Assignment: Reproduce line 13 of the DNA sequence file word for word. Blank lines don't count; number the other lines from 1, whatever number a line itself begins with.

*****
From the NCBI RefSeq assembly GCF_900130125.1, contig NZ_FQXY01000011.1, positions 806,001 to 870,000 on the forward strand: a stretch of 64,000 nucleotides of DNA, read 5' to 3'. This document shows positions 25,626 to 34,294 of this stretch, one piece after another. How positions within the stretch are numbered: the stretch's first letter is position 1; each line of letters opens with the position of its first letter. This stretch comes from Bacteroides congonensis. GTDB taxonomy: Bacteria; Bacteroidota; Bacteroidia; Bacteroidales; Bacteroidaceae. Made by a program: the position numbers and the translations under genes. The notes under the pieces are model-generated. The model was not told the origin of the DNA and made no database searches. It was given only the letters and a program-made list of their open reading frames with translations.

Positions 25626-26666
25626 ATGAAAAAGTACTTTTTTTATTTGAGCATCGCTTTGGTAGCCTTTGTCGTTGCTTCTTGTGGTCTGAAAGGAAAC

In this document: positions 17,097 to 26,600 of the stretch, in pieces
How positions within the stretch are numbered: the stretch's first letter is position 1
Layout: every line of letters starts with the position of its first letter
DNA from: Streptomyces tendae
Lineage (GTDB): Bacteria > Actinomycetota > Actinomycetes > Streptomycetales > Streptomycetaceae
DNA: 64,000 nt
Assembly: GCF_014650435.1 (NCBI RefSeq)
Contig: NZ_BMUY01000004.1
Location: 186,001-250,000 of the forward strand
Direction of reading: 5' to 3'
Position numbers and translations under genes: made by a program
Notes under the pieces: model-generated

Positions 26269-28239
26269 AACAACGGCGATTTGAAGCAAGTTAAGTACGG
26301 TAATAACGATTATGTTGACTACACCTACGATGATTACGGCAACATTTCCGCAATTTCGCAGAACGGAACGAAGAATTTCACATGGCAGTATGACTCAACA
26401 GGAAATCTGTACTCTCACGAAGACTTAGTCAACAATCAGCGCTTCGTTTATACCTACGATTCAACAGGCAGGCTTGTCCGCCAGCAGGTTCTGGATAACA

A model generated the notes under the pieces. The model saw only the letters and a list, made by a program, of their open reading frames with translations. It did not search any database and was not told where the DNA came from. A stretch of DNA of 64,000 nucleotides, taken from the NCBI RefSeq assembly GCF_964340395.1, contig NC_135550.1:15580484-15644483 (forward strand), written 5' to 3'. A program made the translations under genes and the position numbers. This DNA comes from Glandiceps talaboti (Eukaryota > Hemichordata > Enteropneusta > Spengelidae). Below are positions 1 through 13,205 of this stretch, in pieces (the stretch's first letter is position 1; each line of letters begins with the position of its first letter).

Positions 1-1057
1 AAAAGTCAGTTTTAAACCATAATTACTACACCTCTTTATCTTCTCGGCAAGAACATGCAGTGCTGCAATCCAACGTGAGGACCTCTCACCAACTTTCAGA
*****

Direction of reading: 5' to 3'